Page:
However, I do believe that high-speed strength exercises are a beneficial addition to a strength training program. After all, the goal of a strength program is to increase the athlete's capacity to produce force. Force being equal to mass times acceleration (F = ma) that means that a high level of force can be developed by:
We would maintain that the goal of a strength program is to prevent injury and develop strength. The developed strength can than be applied to power, when it counts... on the field.
Now, that doesn't mean that a coach has to use all 3 types of training to be successful. If a coach uses at least one of these methods he will have some degree of success. However, it is my belief that by producing maximum force via several different means of training, one can ultimately create a greater training effect.
I should mention that the Olympic lifts are not the only exercises in category 3. Lifting moderate loads (50-60%) at a high speed in basic exercises (squat, deadlift, bench press) is also part of this method (powerlifting coach Louie Simmons uses this method).
Again, nothing against Coach Simmons, but we do not train powerlifters. For sure, what he recommends for powerlifting is sound. At this time powerlifting is not a sport we compete inter-scholasticly. Football, basketball, volleyball, track, etc...
I would like to say that you are wrong when you say that it takes a long time to master the Olympic lifts. I will concede that it takes a lot of time to develop perfect coordination to perform in the competitive Olympic lifts (full squat snatch and squat clean & split jerk). However the simpler versions of these lifts can be learned quite quickly (in as little as one session in some cases). The "truncated" versions of the Olympic lifts that I use in the training of my athletes do not include the technically hazardous motions of the full lifts (double knee bend and catch in the full squat position).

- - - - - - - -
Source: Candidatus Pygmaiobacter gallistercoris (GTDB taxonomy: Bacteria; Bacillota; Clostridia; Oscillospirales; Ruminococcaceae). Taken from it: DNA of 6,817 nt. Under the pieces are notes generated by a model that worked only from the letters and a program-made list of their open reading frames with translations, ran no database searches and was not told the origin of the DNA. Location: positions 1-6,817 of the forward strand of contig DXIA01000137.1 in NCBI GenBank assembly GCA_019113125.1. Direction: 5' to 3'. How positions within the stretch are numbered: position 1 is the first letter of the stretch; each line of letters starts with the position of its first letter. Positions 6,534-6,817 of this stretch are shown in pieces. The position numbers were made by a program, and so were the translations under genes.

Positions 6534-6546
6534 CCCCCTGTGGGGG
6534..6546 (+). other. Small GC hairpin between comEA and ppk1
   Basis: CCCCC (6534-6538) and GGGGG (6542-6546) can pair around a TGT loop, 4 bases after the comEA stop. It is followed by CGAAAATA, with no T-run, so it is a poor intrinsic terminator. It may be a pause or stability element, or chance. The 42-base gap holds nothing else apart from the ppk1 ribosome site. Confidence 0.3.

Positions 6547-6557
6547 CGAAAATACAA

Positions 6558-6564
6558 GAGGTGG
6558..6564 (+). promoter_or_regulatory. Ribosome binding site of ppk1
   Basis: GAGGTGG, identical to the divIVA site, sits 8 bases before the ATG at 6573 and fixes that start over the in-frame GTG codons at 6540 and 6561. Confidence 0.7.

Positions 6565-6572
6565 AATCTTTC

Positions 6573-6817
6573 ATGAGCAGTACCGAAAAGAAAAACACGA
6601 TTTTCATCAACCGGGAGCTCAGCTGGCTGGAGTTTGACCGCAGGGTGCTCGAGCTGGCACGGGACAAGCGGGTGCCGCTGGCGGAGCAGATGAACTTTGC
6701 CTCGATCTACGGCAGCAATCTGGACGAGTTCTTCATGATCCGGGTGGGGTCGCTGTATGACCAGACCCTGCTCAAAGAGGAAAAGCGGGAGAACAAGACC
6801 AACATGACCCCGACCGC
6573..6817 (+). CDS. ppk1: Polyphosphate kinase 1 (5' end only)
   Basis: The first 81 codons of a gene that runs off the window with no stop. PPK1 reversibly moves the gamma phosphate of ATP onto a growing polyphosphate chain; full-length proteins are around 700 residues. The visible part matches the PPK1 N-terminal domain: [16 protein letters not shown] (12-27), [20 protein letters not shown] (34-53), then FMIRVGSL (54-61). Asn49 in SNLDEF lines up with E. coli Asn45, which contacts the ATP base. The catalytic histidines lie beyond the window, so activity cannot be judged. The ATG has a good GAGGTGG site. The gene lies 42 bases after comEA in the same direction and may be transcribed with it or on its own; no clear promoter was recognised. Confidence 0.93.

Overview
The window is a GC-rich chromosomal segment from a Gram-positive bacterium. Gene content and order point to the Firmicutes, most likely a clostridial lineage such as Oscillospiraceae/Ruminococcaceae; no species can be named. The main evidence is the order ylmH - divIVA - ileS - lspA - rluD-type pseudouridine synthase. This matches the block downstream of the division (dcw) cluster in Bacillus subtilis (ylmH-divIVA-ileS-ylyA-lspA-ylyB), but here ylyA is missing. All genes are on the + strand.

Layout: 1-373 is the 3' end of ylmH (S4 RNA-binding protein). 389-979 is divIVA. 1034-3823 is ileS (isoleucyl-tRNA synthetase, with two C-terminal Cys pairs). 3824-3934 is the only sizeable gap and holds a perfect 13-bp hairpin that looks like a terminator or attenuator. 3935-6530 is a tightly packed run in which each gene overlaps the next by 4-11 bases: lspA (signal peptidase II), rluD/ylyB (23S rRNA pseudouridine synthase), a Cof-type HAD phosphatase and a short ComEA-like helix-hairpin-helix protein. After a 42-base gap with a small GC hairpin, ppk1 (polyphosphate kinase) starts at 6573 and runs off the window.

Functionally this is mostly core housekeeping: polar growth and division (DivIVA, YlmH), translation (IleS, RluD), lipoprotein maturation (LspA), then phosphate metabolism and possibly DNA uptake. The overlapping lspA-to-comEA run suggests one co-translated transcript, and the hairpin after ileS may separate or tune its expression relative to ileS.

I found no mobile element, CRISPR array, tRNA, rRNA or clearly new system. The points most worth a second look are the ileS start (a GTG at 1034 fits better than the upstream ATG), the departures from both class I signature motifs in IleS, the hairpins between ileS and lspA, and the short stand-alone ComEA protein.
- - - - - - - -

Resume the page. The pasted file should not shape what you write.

For example the power clean from the hang consist of lowering the bar slowly to the knees and bring it to the shoulders by a powerful jump. The two coaching keys are:
It is a mistake to divide coaches according to a "non-Olympic lift" and an "Olympic lift" division. Several coaches substitute the Olympic lifts by other explosive movements such as jump squats, plyometrics, explosive basic lifting and throws. While they are not using the Olympic lifts per say, the goal is the same: increase the rate at wish you produce force.
We did not mean to divide coaches into divisions. However, there are undeniably two camps in this regards. Why coaches choose not to include the movements you list simply comes down to these three elements.
I understand your point of NOT including the Olympic lifts since you are training 150 athletes at the same time. I personally NEVER prescribe these lifts unless I know that I will personally supervise the athlete in his training.
Have a nice day and I wish you all the best.
Thanks for the e-mail, we truly believe this is a great way to
educate coaches who are willing to understand the issues.